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MODULAR LOGISTICS

THE JOURNEY – FROM FACTORY TO SITE

As an offsite manufacturing expert and engineer with over 20 years’ experience developing offsite businesses, processes and products, Trevor Richards, Operations Director of Cogent Consulting, discusses logistics and the crucial factors with the design and manufacture of volumetric modules.

1 Due to its positive impact on cost, programme, quality and safety, modular construction has gained considerable momentum – the new Industrial Strategy mandating the use of offsite technology on a range of publicly financed construction initiatives – is just one of the driving forces behind innovations in this rapidly developing sector. The offsite manufacturing arena is an exciting place to be and we are seeing more inward investment than I have witnessed in decades of working within the industry. For many, volumetric modular is the ultimate expression of offsite manufacture. The more that can be achieved in the factory, the better and safer the process becomes overall, but transportation parameters must be factored into the equation. Transportation Parameters Volumetric module sizes must be determined by balancing the width, length and height with transport restrictions and the cost of haulage

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and installation. The size of any load classed as ‘abnormal’ can be exceeded, however this brings in to play further regulations. This will result in either notifications to the authorities or an escort vehicle accompanying deliveries. An abnormal load is a vehicle that has any of the following characteristics – weight of more than 44,000 kilograms (43.3 ton), an axle load of more than 10,000 kilograms (9.85 ton) for a single non-driving axle and 11,500 kilograms (11.32 ton) for a single driving axle, a width of more than 2.9m and/or a rigid length of more than 18.65 metres. Loads may overhang the end of a trailer, but once this exceeds 2m, additional notifications are required. In relation to transport specification, a standard UK flat-bed trailer is 13.5m long. It is generally accepted that a load should not extend beyond 1.5m from the end of the trailer bed and an allowance needs to be made between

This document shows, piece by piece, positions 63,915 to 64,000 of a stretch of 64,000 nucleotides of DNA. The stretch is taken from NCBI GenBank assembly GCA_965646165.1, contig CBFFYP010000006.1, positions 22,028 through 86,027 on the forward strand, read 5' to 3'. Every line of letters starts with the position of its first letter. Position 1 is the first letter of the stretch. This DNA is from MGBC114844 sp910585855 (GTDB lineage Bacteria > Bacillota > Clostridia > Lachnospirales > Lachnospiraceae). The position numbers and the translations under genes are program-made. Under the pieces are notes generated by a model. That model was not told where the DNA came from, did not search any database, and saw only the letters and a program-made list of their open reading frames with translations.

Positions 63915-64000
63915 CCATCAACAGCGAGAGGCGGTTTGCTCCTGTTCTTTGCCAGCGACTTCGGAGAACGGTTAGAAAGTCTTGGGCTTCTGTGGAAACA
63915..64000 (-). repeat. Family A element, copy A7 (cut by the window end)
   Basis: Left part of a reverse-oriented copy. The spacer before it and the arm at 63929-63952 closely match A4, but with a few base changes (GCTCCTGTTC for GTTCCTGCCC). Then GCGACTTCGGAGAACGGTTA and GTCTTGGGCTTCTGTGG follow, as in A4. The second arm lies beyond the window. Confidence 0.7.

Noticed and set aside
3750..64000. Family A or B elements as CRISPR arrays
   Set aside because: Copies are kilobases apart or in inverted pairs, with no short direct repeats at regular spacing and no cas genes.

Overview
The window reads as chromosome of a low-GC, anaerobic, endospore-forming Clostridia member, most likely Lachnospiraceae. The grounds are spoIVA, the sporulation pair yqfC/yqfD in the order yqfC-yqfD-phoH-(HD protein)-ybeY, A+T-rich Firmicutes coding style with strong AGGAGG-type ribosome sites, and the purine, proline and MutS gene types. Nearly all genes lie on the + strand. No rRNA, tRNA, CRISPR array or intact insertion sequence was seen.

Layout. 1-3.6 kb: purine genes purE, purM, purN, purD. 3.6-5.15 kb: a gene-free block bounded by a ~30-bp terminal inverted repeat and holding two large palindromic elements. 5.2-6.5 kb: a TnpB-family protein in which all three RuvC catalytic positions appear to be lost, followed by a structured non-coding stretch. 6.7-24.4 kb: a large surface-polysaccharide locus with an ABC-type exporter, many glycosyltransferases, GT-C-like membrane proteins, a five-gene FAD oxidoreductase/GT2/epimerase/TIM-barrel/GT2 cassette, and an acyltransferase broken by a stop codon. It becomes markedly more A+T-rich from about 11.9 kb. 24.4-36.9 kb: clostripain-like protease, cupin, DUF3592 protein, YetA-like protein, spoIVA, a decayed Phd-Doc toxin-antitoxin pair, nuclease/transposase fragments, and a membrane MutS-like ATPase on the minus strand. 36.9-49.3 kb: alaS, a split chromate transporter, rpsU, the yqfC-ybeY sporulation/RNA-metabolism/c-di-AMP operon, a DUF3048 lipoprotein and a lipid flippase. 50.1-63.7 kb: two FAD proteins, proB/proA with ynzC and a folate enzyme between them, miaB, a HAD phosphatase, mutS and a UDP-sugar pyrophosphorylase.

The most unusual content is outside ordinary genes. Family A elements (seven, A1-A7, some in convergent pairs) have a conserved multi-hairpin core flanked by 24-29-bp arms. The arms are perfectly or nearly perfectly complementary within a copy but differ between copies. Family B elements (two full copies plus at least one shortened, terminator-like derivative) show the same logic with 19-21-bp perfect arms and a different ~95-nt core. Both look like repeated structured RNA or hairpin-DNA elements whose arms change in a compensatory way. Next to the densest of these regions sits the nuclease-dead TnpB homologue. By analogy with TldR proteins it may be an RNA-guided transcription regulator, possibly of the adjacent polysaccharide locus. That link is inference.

the load and the trailer headboard to ensure adequate manoeuvrability can be achieved. Any transportable load with a width exceeding 2.9m up to 4.3m, requires two clear days notice to the police in order to be moved. For a width exceeding 5.0m up to 6.1m, in addition to two days notice to the police, a report form needs to be sent to the Highways Agency. Depending on the load being moved and the route taken, in addition to the notifying the Police and Highways, advance warning may also need to be given to bridge and structure owners such as Network Rail. UK Legislation does not contain any requirement for an abnormal load to be escorted. However, legally enforceable standards exist for the notification of abnormal load movement to both Chief Constables and the Highway Authorities. The police are not responsible for ensuring the safe operational passage of abnormal loads on the roads – this is

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Profile for Radar Communications

Offsite Magazine - Issue 15 (January/February)  

Offsite Construction Industry News, Offsite Awards and Futurebuild Preview plus much more

Offsite Magazine - Issue 15 (January/February)  

Offsite Construction Industry News, Offsite Awards and Futurebuild Preview plus much more